Unfortunately, due to personal circumstances right now, I have not been able to update this blog or work on my novel. My hope is to resume regular posts in January. Thank you for your patience.
National Novel Writing Month (NaNoWriMo) takes place every November around the world. According to the web site, it is "a fun, seat-of-your-pants approach to novel writing. Participants begin writing November 1. The goal is to write a 175-page (50,000-word) novel by midnight, November 30."
Armed with only a vague outline in my mind, I set out to write a first draft of On the Bridge. It turned out I could write much more than I expected, even though I had to fight with my inner editor on a daily basis. With 30 days, a full-time job, family, Thanksgiving, report cards to write, and other assorted tasks, I managed to carve out time to research and cobble together a skeleton of a first draft. By November 30, I had written around 45,000 words.
One important thing I learned from NaNo is the importance of community and having others around to provide encouragement. A motivating e-mail or a glance at others' word count widgets helped to propel me toward the goal of 50k. While I didn't "win" NaNo '08, I am significantly closer to my goal of writing a novel than I was when took the challenge.
Whatever task you may be struggling to complete (or even begin), know that when we bring others alongside us to spur us on, we are motiviated to finish and finish well. Encouragement and accountability create the foundation for success.
Seven months after writing the sad challenge entry, I sensed there was more to Mary Elizabeth's story than what I had already written. The topic for the week was "Actions speak louder than words." I imagined what Mary Elizabeth would be doing months later, and developed the story around her having to face a decision. I titled the story Letters and Promises and submitted it. Here is the link to the entry. The piece placed 13th in the advanced level and 36th overall.
As others read the story, the general theme of the comments centered on this piece being part of a novel. This seemed to be a daunting task. I'm used to writing short stories and articles. Novels are much, much longer. Yet, even with other writing assignments to pursue, I kept coming back to Mary Elizabeth's life. Other characters, such as her brother-in-law, William, her brother, Edward, and his wife, Margaret, began to become real people. I thought maybe I could link the two stories into a short story and submit it somewhere. God had other plans, though.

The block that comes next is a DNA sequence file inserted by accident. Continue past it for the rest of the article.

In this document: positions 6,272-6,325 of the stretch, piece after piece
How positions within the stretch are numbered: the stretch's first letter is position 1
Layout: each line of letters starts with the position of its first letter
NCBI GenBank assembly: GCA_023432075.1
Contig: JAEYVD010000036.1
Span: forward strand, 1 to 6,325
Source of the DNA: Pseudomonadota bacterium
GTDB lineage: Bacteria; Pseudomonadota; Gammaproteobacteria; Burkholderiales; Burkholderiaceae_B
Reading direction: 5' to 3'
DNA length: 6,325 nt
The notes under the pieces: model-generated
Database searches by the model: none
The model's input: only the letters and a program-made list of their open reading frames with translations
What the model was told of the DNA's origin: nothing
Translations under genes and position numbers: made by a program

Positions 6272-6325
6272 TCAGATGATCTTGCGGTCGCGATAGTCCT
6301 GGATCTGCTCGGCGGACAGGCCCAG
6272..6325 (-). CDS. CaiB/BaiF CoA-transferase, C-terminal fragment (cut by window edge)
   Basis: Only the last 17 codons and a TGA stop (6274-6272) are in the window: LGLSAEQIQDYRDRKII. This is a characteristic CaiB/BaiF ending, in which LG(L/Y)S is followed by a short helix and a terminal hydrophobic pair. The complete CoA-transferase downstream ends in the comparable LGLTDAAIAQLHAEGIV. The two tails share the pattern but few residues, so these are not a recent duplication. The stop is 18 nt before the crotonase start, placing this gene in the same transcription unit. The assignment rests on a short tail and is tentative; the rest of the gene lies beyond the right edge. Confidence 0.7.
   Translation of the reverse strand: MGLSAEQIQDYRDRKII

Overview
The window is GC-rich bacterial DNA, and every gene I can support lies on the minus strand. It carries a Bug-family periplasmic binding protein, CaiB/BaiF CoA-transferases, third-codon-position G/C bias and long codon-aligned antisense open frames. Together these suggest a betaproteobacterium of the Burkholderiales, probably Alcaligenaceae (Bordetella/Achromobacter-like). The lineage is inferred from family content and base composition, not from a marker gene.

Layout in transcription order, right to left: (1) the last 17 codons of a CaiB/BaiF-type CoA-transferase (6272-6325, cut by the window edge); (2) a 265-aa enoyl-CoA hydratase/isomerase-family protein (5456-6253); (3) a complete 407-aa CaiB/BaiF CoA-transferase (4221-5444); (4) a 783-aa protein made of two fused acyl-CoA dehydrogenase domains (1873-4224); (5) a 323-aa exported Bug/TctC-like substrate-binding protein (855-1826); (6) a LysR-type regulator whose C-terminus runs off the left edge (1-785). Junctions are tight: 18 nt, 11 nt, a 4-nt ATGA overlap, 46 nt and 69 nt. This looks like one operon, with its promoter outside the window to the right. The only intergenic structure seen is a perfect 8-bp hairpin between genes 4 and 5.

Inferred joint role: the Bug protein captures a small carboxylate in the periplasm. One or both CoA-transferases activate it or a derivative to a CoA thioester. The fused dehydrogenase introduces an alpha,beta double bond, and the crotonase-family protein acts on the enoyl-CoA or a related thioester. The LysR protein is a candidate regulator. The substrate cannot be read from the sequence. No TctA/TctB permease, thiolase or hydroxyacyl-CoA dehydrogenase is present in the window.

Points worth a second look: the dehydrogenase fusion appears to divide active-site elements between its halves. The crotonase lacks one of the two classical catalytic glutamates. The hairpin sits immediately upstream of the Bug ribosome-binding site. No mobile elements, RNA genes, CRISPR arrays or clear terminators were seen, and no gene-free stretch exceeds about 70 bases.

In April, 2008 I attended a local Christian writers' conference. While there, two important things happened. One, I attended a workshop on novel writing taught by Alison Stobel. She discussed a way of creating a novel known as the "Snowflake Method". More on that in the next post. The second thing was I met Cathy Marie Hake, who writes historical romance novels. I showed her a copy of On the Bridge and asked her opinion of it. She said, "There's a novel here." That was enough motivation for me to explore writing a book.
Over the past two years I've learned that if God has a job for one of us to do, then He will make sure we find a way to accomplish the task. Also, His plans for us are often larger than the dreams we have for ourselves.
On the Bridge began as an entry for the FaithWriters weekly writing challenge. The topic for the week was the word sad. As I prayed for an idea, a picture appeared in my mind. It was a woman kneeling in the dirt on the bank of a river and crying. In that moment, I knew she had a story to tell and I began wondering why she was sobbing. Then, I had to decide what would happen next to her. Over the next few days, I wrote an entry and submitted it the night before it was due.
A week later I found out the results of the challenge. On the Bridge received a first place in the intermediate division. Even more exciting, it received first place in the Editor's choice. This means two things. One, I wrote the saddest story of the week. Two, the entry will be published in an upcoming FaithWriters anthology. Here is the link to the entry.
The win came during a difficult time for me. I was facing a big decision and experiencing doubts about what I was supposed to do. After learning the results, I could clearly see God telling me to focus on writing. I have learned that when I earnestly seek God, He will guide me.
Heavenly Father, give me strength to bear the sorrows and blessings You have given me.
This prayer is spoken by Mary Elizabeth Wilson in the opening chapter of On the Bridge. Still in mourning over the accidental death of her husband and daughter, she has just learned of the death of her sister-in-law during childbirth. Mary Elizabeth's grief overshadows the birth of her nephew. It will take her time to feel joy again.On the other hand, I am feeling joyous today. It's the 17th anniversary of my accepting Christ as my savior.
Over the years, I have prayed this same prayer for strength, and God has been faithful to provide it. I hope that you, too, will be able to ask for and receive the same strength.